Weapons Charges in Kentucky

Learn about Kentucky’s limited restrictions on possessing or carrying guns, and the penalties for violating those restrictions.

Kentucky has some the most permissive gun laws in the nation, with few restrictions on buying, possessing, or carrying guns. The state has long allowed adults to carry guns openly. And as of 2019, most people who are 21 or older may carry a concealed gun—with or without a license—almost anywhere in the state. Read on to learn about the limited circumstances when you may be charged with a gun-related crime in Kentucky.

Illegal Possession or Carrying of Guns in Kentucky

In a law that took effect in June 2019, Kentucky specifically authorizes people to carry concealed guns or other deadly weapons, as long as they’re at least 21 years old and aren’t subject to legal prohibitions on gun possession. (Ky. Rev. Stat. §§ 237.020, 237.109 (2019).)

Convicted felons are the only individuals who are specifically barred from having any guns under Kentucky law. However, federal prohibitions on firearm possession also apply to some other groups, including those convicted of domestic violence misdemeanors or subject to domestic violence restraining orders, illegal drug users, people who’ve been committed to a psychiatric institution, former military members who’ve been dishonorably discharged, and anyone in the country illegally or under a nonimmigrant visa (18 U.S.C. § 922(g) (2019)).

Felons can be charged with a Class D felony in Kentucky for having a long gun or a Class C felony for having a handgun (Ky. Rev. Stat. § 527.040 (2019)).

Possession of Handguns by Minors

Kentucky doesn’t restrict minors (under age 18) from possessing rifles or shotguns. However, children aren’t allowed to have handguns except in certain circumstances, including when they:

  • have a parent’s permission and are on private property
  • are hunting or target shooting, or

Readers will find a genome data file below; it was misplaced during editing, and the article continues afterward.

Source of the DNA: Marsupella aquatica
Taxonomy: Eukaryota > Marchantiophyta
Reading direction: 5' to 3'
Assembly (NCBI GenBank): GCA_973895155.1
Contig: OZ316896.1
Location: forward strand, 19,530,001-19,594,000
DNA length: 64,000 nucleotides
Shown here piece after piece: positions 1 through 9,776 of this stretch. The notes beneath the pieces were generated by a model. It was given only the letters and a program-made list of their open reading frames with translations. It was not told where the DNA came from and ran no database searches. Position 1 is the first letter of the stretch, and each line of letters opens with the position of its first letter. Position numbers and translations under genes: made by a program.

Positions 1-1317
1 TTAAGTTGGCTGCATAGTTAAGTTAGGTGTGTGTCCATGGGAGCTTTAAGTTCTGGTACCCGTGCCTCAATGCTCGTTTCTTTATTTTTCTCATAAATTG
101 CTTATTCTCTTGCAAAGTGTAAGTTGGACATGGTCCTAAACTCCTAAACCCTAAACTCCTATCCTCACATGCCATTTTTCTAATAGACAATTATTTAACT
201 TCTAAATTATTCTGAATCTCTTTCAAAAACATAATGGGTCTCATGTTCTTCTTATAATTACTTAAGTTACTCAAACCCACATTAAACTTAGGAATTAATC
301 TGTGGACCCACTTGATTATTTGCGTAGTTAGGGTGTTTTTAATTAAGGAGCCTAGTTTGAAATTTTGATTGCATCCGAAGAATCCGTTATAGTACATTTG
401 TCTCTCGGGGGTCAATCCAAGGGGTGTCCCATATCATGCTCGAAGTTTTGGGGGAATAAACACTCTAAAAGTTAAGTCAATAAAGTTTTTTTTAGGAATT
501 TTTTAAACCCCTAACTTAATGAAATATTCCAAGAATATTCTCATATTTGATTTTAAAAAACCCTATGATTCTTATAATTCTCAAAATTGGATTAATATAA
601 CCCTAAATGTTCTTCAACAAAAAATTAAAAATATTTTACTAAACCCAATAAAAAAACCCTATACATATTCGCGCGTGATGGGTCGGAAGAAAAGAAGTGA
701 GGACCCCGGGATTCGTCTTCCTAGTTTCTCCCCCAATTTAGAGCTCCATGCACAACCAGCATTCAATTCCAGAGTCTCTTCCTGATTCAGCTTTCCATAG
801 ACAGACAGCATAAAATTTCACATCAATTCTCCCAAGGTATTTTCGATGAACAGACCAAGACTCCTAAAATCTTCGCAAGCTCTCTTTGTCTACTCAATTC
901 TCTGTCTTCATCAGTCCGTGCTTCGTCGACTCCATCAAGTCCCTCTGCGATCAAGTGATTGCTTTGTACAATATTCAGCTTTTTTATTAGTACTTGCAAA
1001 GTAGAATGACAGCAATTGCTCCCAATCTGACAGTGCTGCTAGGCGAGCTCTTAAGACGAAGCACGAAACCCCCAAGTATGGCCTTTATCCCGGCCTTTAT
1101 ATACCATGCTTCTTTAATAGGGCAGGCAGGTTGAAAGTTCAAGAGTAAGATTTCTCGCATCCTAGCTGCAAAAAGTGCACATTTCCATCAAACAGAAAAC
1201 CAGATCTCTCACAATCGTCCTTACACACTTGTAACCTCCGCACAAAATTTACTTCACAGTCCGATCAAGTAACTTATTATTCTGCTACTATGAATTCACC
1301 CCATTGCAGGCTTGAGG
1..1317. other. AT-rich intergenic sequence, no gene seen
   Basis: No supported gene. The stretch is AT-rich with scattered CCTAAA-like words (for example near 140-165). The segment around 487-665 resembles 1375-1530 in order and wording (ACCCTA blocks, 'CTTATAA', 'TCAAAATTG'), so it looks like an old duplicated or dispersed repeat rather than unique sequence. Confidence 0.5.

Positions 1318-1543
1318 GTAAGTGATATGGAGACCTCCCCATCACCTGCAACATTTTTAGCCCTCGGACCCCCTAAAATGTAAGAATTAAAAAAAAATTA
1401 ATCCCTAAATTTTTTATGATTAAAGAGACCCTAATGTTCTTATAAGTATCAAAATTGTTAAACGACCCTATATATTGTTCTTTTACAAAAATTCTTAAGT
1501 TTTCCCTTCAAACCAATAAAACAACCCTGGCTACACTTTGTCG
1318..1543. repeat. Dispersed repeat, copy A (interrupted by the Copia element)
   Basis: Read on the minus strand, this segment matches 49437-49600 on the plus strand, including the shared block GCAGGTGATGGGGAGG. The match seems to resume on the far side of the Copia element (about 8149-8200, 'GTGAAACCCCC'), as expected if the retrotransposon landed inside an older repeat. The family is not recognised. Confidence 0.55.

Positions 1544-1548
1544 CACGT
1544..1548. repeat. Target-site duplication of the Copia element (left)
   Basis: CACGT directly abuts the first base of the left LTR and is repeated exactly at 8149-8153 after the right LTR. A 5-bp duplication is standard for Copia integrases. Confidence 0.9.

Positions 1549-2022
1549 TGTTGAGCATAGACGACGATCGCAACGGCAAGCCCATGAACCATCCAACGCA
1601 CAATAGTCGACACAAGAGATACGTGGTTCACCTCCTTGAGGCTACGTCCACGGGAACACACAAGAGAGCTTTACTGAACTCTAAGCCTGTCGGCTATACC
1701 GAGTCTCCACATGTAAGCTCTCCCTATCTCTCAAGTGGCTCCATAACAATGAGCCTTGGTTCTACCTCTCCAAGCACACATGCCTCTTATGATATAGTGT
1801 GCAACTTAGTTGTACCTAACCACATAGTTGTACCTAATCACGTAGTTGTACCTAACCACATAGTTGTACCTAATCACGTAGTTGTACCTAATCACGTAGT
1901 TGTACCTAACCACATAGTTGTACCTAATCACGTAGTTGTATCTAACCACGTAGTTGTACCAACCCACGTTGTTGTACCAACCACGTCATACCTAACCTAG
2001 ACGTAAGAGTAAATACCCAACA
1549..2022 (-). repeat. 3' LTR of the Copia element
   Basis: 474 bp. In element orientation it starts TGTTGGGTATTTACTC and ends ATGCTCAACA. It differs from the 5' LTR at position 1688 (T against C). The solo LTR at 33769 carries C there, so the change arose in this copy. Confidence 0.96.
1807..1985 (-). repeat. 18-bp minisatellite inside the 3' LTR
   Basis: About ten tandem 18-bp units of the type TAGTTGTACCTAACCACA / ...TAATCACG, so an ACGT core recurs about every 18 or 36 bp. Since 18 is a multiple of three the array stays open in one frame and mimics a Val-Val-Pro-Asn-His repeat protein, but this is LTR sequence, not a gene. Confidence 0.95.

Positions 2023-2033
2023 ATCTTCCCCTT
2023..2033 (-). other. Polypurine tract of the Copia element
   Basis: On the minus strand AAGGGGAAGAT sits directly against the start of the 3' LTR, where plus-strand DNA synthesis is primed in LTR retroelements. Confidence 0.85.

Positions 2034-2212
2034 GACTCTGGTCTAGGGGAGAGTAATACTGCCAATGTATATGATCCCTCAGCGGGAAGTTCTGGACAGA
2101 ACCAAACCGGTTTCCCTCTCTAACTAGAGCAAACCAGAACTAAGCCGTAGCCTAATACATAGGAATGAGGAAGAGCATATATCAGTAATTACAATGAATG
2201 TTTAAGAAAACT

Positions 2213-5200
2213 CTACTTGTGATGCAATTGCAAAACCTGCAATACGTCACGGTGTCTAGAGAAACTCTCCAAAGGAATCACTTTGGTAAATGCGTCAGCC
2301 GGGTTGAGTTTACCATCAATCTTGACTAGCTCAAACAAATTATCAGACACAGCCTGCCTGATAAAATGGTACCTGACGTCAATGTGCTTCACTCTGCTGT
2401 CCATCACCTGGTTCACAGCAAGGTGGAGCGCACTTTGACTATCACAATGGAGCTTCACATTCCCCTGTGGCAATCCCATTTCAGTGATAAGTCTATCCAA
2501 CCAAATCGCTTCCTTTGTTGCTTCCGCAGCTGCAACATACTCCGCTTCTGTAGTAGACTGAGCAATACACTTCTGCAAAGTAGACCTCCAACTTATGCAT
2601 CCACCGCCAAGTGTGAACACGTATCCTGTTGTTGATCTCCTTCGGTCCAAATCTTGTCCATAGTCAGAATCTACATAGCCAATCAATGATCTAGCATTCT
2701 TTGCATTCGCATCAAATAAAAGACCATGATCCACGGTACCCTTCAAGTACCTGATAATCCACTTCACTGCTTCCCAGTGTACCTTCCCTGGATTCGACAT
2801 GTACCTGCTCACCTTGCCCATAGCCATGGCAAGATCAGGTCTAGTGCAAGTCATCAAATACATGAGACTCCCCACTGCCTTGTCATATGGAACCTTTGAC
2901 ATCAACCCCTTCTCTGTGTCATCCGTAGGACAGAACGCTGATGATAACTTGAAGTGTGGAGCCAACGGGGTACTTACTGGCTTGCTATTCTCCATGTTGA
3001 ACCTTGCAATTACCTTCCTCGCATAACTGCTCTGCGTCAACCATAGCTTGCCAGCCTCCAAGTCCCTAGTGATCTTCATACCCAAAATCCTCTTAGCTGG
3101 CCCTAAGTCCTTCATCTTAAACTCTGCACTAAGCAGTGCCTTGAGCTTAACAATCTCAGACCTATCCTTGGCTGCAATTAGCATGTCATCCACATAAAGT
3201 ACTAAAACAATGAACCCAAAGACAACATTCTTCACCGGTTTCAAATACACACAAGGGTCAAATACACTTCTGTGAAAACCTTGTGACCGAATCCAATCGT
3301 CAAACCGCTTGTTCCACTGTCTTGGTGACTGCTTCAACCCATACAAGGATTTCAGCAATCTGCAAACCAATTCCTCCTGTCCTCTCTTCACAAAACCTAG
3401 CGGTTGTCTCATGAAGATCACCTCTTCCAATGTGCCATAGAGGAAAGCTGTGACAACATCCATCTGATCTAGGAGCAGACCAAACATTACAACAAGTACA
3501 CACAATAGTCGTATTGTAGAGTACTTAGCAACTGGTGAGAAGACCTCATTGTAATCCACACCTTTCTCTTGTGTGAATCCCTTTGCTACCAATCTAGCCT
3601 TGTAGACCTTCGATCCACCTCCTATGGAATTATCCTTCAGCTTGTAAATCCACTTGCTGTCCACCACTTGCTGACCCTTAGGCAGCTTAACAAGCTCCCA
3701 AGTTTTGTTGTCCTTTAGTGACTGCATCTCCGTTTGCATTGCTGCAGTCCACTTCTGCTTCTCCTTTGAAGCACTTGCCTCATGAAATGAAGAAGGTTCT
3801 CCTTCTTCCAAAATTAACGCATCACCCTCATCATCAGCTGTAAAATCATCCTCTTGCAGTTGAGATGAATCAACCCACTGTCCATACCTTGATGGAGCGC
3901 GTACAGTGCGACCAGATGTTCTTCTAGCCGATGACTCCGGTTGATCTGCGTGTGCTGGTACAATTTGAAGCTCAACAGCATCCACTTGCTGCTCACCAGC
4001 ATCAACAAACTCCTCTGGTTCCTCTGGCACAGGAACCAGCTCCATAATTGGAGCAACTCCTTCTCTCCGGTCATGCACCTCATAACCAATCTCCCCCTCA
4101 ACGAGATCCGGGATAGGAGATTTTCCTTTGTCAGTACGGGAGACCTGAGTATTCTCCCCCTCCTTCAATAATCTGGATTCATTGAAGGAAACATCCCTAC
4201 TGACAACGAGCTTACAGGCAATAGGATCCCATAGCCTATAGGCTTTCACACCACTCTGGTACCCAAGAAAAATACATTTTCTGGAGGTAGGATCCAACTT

• are attending a hunter’s or firearms safety class.

Minors may be charged with a Class A misdemeanor in Kentucky for a first violation of the handgun prohibition or a Class D felony for each subsequent offense. (Ky. Rev. Stat. § 537.100 (2019).)

Providing Guns to Children or Felons

It’s a Class D felony in Kentucky to provide a handgun (either intentionally or recklessly) to someone you have reason to believe is under age 18. You may be charged with the same crime for permitting your own minor child to have a handgun if you know that:

  • there’s a serious risk the child will use it to commit a felony, or
  • the minor has been convicted of a violent offense.

Selling or transferring a gun to a felon is a Class A misdemeanor. (Ky. Rev. Stat. §§ 237.070, 527.110 (2019).)

Gun Possession on School and Government Property in Kentucky

It’s illegal in Kentucky to have a firearm or other deadly weapon on K-12 school property, including school buses; violations are charged as Class D felonies. Exceptions include:

  • nonstudent adults who keep the gun in a vehicle and don’t brandish the weapon
  • students who are required to carry weapons as part of a class or a school team or club; and
  • law enforcement officers.

Colleges and other postsecondary educational institutions, as well as local governments, have the right to restrict possession of deadly weapons on their property. However, violations of those restrictions may not be charged as a crime. (Ky. Rev. Stat. §§ 237.115, 527.070 (2019))

Defacing Guns

It’s a Class A misdemeanor in Kentucky to deface a gun (such as by filing off the serial number) or possess a defaced firearm (Ky. Rev. Stat. §§ 527.030, 527.050 (2019)).

Getting Legal Assistance

If you’ve been charged with a weapons violation, you should talk to a Kentucky criminal defense attorney as soon as possible. An experienced attorney can explain how the law applies to your situation, let you know what you might expect in criminal proceedings, and help you present the best defense possible.

Changes in the Law

Because states may change their laws any time, it’s a good idea to check the current Kentucky statutes. However, court decisions may affect how the laws are applied and interpreted—another good reason to consult a lawyer if you’re worried about actual or potential weapons charges.

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